Research and Development Strategies for the Current and Future Medical Treatment of Radiation Casualties

September, 2014
IDA document: P-5160
FFRDC: Systems and Analyses Center
Type: Documents
Division: Strategy, Forces and Resources Division
Katherine M. Sixt, Forrest R. Smith, Jr., Deborah Kim, Carl A. Curling See more authors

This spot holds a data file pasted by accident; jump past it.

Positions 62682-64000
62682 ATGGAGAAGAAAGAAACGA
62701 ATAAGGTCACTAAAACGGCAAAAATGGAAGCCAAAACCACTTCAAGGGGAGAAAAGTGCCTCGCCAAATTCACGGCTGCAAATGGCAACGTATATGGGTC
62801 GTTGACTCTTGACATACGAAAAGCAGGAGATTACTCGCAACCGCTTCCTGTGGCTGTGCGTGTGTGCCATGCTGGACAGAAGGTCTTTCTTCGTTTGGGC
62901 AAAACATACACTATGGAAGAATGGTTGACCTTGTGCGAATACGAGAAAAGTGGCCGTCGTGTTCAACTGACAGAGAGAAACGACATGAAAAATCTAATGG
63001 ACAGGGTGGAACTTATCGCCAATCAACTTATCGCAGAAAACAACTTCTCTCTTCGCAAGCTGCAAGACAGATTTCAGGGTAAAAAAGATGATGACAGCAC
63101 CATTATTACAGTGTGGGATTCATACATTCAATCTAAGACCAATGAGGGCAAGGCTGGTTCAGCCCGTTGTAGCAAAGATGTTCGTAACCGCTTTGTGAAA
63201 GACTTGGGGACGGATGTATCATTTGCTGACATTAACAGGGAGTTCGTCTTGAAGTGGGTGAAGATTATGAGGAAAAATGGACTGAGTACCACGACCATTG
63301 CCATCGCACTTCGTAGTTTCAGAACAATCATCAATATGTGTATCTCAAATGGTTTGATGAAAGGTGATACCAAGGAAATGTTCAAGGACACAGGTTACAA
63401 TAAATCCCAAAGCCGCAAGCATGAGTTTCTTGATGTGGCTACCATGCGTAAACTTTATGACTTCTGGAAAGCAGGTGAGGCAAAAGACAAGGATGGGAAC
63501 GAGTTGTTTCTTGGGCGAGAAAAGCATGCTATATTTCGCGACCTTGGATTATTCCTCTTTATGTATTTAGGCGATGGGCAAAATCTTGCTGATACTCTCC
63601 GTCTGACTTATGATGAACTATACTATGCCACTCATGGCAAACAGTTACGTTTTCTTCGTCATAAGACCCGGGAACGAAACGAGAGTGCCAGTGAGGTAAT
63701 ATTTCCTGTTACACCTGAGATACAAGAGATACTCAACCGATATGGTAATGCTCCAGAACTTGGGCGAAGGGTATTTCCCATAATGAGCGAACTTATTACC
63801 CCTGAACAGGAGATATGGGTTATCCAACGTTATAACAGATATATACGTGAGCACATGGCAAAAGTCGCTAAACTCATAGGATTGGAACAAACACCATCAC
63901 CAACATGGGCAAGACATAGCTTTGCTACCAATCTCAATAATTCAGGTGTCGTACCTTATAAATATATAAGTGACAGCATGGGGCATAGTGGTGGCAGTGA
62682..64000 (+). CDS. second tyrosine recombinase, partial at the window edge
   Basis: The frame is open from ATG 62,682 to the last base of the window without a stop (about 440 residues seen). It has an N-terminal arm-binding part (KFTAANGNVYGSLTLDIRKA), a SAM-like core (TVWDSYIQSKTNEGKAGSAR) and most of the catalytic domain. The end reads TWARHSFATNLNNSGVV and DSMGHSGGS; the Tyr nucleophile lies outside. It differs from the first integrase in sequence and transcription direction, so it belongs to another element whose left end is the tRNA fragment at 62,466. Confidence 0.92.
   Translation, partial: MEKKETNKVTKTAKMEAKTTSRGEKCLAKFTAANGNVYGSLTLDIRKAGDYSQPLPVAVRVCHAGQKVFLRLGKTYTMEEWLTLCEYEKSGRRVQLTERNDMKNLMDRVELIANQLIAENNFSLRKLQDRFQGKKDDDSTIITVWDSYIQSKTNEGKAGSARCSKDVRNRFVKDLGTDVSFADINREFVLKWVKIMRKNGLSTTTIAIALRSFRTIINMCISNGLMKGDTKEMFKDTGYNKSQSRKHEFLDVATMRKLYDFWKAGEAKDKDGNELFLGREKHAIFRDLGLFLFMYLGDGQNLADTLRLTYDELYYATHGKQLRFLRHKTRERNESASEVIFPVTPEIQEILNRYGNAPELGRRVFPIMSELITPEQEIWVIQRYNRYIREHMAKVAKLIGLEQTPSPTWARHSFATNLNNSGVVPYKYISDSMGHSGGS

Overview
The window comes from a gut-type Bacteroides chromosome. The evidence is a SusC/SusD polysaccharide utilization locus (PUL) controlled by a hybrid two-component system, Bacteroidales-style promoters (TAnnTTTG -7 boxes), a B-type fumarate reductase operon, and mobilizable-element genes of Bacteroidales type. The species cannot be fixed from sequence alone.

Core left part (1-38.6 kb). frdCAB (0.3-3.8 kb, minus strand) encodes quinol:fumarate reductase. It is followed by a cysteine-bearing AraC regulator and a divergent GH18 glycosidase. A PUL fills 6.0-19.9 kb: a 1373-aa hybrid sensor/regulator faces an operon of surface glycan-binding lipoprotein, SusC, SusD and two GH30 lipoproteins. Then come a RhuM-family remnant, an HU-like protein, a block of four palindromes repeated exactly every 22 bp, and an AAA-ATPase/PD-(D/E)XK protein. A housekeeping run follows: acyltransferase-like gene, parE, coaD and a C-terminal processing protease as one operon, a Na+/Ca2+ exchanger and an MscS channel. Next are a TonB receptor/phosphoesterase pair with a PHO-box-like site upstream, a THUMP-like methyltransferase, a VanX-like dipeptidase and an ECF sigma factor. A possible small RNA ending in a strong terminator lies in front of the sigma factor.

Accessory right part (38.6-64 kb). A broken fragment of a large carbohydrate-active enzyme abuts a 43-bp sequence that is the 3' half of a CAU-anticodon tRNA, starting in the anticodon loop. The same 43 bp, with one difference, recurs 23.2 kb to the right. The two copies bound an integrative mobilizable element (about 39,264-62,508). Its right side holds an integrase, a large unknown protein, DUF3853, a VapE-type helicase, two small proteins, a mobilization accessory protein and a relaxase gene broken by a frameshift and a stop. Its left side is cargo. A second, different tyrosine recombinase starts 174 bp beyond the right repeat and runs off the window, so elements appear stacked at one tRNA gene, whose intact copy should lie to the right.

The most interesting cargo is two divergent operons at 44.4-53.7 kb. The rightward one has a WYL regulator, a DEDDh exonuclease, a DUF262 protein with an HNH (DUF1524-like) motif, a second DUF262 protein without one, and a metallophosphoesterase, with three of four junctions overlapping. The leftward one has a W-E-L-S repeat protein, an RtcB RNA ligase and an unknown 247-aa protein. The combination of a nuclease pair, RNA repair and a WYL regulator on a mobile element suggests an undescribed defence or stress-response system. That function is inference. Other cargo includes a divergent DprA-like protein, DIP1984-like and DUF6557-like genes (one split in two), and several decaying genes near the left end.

The U.S. Army Office of the Surgeon General (OTSG) asked the Institute of Defense Analyses (IDA) to review radiation medical countermeasures (task CA-6-3079), such as radioprotectant drugs and radiation injury treatments, and their potential to mitigate the effects of a radiation or nuclear incident on the health and survival of those exposed to ionizing radiation (IR). Although no radioprotectants or radiation injury treatments are currently approved by the U.S. Food and Drug Administration (FDA) for the treatment of acute radiation syndrome (ARS), this paper describes the treatment of ARS with supportive care and filgrastim and includes an illustrative example of how these treatments could affect the number of casualties from a nuclear event. In addition to describing some example potential therapies that are still being tested for safety and efficacy, this paper outlines strategies beyond the traditional research and development (R&D) pharmaceutical model that the Department of Defense could implement for acquiring future treatments for ARS. If pursued, these alternate R&D paradigms could provide significant cost and time savings to the DOD as well as reduce the risk associated with pursuing the approval of a radiation therapy or radioprotectant.